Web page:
Electors and candidates may both be given standing in appeals of election results.
- Standing in such appeals must be granted as widely as possible. It must be open to every elector in the constituency and to every candidate standing for election there to lodge an appeal. A reasonable quorum may, however, be imposed for appeals by voters on the results of elections.
- If the electoral law provisions are to be more than just words on a page, failure to comply with the electoral law must be open to challenge before an appeal body. This applies in particular to the election results: individual citizens may challenge them on the grounds of irregularities in the voting procedures. It also applies to decisions taken before the elections, especially in connection with the right to vote, electoral registers and standing for election, the validity of candidatures, compliance with the rules governing the electoral campaign and access to the media or to party funding.
- The legal framework should stipulate that every voter, candidate and political party has the right to lodge a complaint with the competent authority when an infringement of electoral rights has occurred. Care must be taken when drafting such provisions to ensure that the right to seek protection of electoral rights is not unduly restricted to a limited number of groups, such as political parties or candidates.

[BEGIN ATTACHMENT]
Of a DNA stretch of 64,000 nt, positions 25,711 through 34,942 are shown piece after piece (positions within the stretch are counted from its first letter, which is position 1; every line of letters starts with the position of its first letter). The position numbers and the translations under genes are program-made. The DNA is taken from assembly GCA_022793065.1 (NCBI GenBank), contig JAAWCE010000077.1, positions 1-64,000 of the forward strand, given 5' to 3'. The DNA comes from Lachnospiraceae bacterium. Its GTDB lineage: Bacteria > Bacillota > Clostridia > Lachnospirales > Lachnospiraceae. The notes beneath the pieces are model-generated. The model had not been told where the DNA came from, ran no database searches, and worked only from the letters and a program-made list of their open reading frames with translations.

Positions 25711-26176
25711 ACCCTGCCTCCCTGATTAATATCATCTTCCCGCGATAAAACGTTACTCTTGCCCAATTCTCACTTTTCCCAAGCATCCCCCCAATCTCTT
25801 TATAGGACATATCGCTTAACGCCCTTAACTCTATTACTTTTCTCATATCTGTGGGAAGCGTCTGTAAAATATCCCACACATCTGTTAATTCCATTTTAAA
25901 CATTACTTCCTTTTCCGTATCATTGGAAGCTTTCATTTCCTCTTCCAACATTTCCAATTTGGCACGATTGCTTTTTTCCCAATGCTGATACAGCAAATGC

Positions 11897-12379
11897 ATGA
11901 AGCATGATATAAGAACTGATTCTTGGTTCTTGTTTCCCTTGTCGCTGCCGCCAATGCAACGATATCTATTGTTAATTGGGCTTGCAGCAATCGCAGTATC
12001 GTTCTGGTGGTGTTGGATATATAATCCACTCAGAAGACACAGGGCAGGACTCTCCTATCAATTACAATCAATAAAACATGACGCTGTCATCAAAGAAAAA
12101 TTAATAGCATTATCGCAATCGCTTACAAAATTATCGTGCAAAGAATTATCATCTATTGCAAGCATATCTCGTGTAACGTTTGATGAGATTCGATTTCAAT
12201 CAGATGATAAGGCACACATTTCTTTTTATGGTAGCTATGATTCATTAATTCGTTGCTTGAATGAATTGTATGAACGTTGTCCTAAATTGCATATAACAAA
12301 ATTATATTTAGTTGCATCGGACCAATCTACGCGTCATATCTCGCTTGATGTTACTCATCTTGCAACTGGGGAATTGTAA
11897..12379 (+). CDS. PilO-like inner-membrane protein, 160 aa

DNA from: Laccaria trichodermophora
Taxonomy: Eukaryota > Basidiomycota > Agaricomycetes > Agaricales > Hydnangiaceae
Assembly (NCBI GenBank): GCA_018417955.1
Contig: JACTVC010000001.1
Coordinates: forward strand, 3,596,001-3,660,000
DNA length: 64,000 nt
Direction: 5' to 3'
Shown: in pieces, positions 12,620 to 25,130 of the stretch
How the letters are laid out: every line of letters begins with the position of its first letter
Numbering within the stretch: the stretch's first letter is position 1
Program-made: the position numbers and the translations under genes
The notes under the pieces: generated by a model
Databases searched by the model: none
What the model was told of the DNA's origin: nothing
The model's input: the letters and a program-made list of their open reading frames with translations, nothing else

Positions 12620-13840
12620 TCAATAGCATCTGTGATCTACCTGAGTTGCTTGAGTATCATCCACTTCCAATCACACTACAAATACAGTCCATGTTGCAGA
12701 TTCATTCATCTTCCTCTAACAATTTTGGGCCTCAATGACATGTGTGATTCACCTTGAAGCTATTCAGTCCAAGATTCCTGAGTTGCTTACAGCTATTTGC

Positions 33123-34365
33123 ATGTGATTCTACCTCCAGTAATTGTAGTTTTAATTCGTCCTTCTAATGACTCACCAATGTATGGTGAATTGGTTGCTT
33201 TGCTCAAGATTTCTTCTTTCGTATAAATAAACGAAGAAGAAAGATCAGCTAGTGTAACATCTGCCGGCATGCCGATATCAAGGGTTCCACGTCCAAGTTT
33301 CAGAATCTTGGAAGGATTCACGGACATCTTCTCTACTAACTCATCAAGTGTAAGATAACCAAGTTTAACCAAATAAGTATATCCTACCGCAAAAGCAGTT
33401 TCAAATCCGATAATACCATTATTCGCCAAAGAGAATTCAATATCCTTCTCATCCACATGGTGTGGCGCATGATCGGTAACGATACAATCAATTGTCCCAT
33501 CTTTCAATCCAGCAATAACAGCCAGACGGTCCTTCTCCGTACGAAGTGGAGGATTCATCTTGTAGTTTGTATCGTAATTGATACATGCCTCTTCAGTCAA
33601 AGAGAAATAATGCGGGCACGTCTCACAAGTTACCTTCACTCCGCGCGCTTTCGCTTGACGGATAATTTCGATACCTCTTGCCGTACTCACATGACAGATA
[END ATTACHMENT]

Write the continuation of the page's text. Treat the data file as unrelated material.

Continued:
- At a minimum, natural and legal persons whose rights are affected by administrative decisions, actions or inactions should be entitled to seek court review of these decisions. Given the public nature of the election process, consideration should also be given to allowing complaints in the public interest by essentially permitting stakeholders to challenge any unlawful action or omission in the election process.
- Good electoral practice suggests that the right to bring forward such challenges [appeals of election results] should be granted to all candidates and voters in the respective constituency, although a reasonable quorum may be imposed for appeals against election results filed by voters.
- A good practice for any EJS or EDRS is to establish the right of any natural or legal person to bring a challenge before an administrative or judicial body against any electoral act or decision that it considers prejudicial.